Merchant Funding Can Get Your Business In Financial Trouble
If you have a business and credit isn’t easy to come by, you may end up turning to something called merchant funding, or merchant cash advances. These can seem like easy money—but the truth is that these kinds of loans can be dangerous and can lead you and your company into bankruptcy.
What is a Merchant Cash Advance?
With a merchant cash advance, a lender loans you money, the amount of which is set based on your predicted future sales or receivables. As you make money in the future, you pay off the money you borrowed.
This can seem like a benefit—because repayment is based on your future sales, there is no set repayment schedule. You don’t have to worry about making a loan payment if you had a down month of sales, and often the payments are based on what your business makes on a daily or weekly basis, again meaning that if you have a “dry spell,” or just a bad day financially, you won’t be left having to pay a loan payment you can’t afford.
Because these lenders are getting paid based on what you will make in the future, they are not concerned about your credit history the way a traditional lender would be.
Interest Can be High
But there are hidden drawbacks to this kind of loan. The first is the amount of information about your business you will give these lenders. The lender will typically require access to all your bank accounts—or require you to open a new, joint bank account with them—allowing them to withdraw whatever money they are entitled to.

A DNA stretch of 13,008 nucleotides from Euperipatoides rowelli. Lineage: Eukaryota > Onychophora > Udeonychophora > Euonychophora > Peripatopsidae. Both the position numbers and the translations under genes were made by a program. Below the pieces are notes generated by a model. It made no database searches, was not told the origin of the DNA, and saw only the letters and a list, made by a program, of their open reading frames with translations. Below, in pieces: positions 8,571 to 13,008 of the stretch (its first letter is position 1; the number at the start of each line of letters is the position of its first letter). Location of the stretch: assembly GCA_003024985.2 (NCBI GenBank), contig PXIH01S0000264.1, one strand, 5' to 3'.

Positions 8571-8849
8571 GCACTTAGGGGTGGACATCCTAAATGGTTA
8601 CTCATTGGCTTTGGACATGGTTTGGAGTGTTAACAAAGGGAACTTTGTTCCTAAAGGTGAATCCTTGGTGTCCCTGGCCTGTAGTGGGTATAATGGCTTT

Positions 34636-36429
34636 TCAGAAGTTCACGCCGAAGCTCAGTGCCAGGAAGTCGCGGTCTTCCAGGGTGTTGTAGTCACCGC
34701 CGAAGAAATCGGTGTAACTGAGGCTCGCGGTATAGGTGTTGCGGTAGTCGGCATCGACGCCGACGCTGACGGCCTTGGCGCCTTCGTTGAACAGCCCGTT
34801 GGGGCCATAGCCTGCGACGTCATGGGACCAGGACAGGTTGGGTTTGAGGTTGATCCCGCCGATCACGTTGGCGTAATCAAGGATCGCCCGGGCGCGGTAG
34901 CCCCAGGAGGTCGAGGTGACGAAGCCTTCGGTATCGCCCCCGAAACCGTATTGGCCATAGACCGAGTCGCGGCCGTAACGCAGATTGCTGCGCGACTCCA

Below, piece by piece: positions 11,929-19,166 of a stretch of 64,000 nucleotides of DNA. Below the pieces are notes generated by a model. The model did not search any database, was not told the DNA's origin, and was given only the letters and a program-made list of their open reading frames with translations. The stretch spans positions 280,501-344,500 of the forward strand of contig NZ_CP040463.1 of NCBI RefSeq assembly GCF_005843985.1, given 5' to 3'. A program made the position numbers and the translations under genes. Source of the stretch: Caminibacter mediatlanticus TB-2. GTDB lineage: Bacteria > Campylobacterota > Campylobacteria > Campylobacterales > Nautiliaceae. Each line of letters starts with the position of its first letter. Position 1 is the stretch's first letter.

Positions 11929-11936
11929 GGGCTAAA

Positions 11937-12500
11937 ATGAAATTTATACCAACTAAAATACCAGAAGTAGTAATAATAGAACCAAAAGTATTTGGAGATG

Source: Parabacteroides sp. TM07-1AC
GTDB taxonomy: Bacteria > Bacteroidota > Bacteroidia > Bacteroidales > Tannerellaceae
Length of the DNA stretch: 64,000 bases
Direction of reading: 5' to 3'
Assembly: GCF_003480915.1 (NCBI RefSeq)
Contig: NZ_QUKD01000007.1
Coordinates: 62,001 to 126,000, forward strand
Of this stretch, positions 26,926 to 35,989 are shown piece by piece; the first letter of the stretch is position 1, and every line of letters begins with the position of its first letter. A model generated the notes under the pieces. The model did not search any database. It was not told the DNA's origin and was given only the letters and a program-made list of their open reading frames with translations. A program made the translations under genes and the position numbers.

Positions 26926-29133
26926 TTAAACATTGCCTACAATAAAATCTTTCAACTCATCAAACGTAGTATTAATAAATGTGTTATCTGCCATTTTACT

The other problem is repayment—the amount of your daily or weekly receivables that you will pay when calculated will often come to a much higher interest rate than you’d pay on a traditional loan. In fact, if it were considered interest on a loan, the amount you repay may even be considered usurious.
And because the lender has full access to your accounts, they will withdraw the money, no questions asked.
That means that every day, at the end of the day (or week), you will have made less than what you brought in—the “loan” repayment amount will be gone before you even see the deposits. Contrast this to a traditional loan, which is usually paid every 30 days, giving you some time to plan or save money. You can easily run into cash flow situations with your business having money withdrawn so frequently, which can lead to even more financial problems.
Invoice factoring is slightly different. This is where a lender pays you before your client has to pay you. This allows you to get money immediately and not have to worry about slower paying customers. Often the factoring company will assume the risk of your customer not paying.
Like merchant receivables funding, invoice factoring can create problems in that the amount that the company takes as interest can make a large dent into what you are paid.
The good news is that bankruptcy will stop any withdrawals from these companies, all collection activities, and will wipe out anything owed to these companies.